"In 2013, renewable power capacity expanded at its fastest pace to date."
Last year saw the biggest worldwide boom in renewable energy yet. Across the globe, wind turbines and solar panels were rolled out and set up at a more rapid clip than ever before.
"In 2013, renewable power capacity expanded at its fastest pace to date," the Paris-based International Energy Agency wrote in its latest market report.
Wind, solar, and other clean energy sources "continued to grow strongly, reaching almost 22 percent of the global mix," according to the IEA, "compared with 21 percent in 2012 and 18 percent in 2007."
All told, $250 billion was invested in clean energy, and the amount of power the sector generated thereafter came to equal natural gas—the other supposedly ascendent energy source. Despite its image as a booming fossil fuel, the IEA notes that natural gas "remained relatively stable in 2013."
Meanwhile, 14 percent of the US is now running on renewable energy, according to a separate report from the Energy Information Administration. That's thanks to a doubling of solar power in a single year.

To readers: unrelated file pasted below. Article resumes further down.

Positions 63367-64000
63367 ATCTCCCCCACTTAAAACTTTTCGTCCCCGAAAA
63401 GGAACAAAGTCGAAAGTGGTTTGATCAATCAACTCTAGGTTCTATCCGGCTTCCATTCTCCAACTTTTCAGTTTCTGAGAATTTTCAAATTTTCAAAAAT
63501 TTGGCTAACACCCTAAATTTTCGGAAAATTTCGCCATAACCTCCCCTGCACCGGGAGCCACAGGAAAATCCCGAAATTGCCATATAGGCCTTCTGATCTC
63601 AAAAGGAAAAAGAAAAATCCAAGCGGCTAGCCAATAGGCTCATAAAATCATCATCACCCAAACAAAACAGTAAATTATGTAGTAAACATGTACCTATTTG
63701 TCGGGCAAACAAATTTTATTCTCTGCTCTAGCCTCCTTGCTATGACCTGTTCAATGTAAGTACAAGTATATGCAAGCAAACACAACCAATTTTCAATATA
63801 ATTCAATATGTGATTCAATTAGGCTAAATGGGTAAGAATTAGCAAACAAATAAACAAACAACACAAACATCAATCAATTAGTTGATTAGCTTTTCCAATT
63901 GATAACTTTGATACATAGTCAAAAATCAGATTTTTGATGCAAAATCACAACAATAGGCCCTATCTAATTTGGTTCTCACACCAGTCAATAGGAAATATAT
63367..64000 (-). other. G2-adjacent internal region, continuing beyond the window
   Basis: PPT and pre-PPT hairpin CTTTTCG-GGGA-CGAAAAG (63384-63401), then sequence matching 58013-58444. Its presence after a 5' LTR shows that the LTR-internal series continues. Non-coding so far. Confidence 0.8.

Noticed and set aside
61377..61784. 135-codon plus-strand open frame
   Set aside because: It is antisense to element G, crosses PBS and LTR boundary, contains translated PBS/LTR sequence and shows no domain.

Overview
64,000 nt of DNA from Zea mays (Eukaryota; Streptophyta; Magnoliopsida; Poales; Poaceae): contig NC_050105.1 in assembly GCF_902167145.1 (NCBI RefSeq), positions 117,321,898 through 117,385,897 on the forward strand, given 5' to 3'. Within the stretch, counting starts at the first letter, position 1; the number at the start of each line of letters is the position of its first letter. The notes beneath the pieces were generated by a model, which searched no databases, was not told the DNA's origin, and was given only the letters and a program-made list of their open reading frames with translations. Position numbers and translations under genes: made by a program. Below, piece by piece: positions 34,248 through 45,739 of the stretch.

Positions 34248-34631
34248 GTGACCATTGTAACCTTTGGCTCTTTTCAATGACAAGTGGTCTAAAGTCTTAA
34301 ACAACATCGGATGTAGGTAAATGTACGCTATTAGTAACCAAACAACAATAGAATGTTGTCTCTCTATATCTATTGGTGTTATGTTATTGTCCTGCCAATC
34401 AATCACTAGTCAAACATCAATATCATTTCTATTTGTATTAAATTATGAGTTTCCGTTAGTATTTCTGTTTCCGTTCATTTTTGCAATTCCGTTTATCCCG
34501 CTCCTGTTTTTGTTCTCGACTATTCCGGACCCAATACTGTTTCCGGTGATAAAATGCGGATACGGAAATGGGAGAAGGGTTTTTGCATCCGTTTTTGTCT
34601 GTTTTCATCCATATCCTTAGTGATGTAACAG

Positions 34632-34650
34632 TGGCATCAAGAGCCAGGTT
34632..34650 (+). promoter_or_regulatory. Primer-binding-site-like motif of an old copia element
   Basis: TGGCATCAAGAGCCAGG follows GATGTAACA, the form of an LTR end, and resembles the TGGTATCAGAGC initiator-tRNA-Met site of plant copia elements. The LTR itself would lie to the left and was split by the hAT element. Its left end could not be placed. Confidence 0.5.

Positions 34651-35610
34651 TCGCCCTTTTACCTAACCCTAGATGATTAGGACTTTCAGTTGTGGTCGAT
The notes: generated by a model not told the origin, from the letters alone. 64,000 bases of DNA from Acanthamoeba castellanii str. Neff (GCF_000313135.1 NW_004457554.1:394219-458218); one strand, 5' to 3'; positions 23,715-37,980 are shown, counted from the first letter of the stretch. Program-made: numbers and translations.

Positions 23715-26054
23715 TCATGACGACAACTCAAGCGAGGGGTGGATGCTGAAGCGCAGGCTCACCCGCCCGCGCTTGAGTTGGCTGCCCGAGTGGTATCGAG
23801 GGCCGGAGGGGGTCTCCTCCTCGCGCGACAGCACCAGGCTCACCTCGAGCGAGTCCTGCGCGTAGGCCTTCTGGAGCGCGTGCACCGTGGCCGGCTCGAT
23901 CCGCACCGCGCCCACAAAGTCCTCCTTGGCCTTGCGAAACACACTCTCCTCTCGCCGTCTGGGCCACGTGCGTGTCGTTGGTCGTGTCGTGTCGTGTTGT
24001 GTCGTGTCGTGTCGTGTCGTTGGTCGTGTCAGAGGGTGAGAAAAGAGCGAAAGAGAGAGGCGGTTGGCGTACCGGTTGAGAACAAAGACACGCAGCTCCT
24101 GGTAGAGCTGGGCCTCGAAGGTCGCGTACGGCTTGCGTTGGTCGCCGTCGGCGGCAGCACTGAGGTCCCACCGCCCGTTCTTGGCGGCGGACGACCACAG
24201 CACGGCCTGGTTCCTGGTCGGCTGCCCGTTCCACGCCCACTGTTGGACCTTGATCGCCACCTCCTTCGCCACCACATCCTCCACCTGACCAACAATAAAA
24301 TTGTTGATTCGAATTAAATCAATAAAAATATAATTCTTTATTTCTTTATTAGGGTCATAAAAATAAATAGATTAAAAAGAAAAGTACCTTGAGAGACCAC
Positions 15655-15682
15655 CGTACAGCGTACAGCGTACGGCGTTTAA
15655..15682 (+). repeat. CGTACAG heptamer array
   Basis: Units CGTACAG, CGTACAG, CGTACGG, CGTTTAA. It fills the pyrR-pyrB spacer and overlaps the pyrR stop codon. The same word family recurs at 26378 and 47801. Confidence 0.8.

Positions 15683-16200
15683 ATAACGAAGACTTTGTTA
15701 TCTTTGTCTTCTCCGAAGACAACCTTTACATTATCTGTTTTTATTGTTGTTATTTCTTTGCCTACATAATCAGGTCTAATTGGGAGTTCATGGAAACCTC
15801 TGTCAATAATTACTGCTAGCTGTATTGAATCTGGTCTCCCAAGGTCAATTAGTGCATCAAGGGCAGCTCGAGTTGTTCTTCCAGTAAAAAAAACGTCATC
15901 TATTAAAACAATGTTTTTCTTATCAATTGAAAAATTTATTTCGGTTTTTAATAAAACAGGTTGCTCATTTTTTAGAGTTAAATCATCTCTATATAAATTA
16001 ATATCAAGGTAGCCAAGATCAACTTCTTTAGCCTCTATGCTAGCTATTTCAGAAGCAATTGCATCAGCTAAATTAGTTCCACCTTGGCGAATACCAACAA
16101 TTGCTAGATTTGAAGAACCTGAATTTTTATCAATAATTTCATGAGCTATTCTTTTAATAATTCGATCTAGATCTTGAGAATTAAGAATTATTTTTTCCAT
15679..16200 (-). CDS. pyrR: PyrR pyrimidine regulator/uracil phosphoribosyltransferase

The news isn't all rosy, however. The IEA also downgraded its forecast for renewables through 2020, because many governments are dropping their support for incentives—right at the time when wind and solar are becoming cost-competitive with fossil fuels.
This is of course the case in the US, where federal incentives to invest in clean energy have fallen off, and many state-level rebates are at risk of expiration too. Much of the boom in 2013 was fueled by the very tax credits that have since dried up.
If we're going to transition to a clean energy system capable of displacing fossil fuels, ideally in time to prevent dangerous levels of climate change, we're going to need to deploy carbon-free energy sources even faster than we did last year.